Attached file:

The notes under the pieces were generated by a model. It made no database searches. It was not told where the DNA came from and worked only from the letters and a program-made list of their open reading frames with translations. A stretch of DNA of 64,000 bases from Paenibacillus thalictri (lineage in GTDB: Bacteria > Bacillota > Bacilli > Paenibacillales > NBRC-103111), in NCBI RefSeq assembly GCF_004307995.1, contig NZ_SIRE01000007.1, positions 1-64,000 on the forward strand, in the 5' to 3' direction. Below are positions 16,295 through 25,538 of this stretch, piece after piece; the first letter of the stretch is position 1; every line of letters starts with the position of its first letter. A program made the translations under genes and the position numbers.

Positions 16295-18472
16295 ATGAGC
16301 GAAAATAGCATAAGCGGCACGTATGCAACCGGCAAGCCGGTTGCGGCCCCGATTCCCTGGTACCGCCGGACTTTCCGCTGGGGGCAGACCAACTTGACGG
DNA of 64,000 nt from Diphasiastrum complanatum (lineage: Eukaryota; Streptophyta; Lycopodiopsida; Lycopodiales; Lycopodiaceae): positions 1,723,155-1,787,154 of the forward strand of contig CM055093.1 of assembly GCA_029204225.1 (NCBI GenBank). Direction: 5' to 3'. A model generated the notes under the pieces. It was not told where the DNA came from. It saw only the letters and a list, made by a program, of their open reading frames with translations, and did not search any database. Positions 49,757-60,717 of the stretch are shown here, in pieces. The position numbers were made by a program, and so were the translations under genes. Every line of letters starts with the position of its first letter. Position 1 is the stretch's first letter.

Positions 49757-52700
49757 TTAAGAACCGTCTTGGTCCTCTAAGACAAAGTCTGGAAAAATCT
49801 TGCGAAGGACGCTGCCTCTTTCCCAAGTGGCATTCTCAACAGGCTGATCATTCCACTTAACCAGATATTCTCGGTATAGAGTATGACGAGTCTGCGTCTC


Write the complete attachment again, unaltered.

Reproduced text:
The notes under the pieces were generated by a model. It made no database searches. It was not told where the DNA came from and worked only from the letters and a program-made list of their open reading frames with translations. A stretch of DNA of 64,000 bases from Paenibacillus thalictri (lineage in GTDB: Bacteria > Bacillota > Bacilli > Paenibacillales > NBRC-103111), in NCBI RefSeq assembly GCF_004307995.1, contig NZ_SIRE01000007.1, positions 1-64,000 on the forward strand, in the 5' to 3' direction. Below are positions 16,295 through 25,538 of this stretch, piece after piece; the first letter of the stretch is position 1; every line of letters starts with the position of its first letter. A program made the translations under genes and the position numbers.

Positions 16295-18472
16295 ATGAGC
16301 GAAAATAGCATAAGCGGCACGTATGCAACCGGCAAGCCGGTTGCGGCCCCGATTCCCTGGTACCGCCGGACTTTCCGCTGGGGGCAGACCAACTTGACGG
DNA of 64,000 nt from Diphasiastrum complanatum (lineage: Eukaryota; Streptophyta; Lycopodiopsida; Lycopodiales; Lycopodiaceae): positions 1,723,155-1,787,154 of the forward strand of contig CM055093.1 of assembly GCA_029204225.1 (NCBI GenBank). Direction: 5' to 3'. A model generated the notes under the pieces. It was not told where the DNA came from. It saw only the letters and a list, made by a program, of their open reading frames with translations, and did not search any database. Positions 49,757-60,717 of the stretch are shown here, in pieces. The position numbers were made by a program, and so were the translations under genes. Every line of letters starts with the position of its first letter. Position 1 is the stretch's first letter.

Positions 49757-52700
49757 TTAAGAACCGTCTTGGTCCTCTAAGACAAAGTCTGGAAAAATCT
49801 TGCGAAGGACGCTGCCTCTTTCCCAAGTGGCATTCTCAACAGGCTGATCATTCCACTTAACCAGATATTCTCGGTATAGAGTATGACGAGTCTGCGTCTC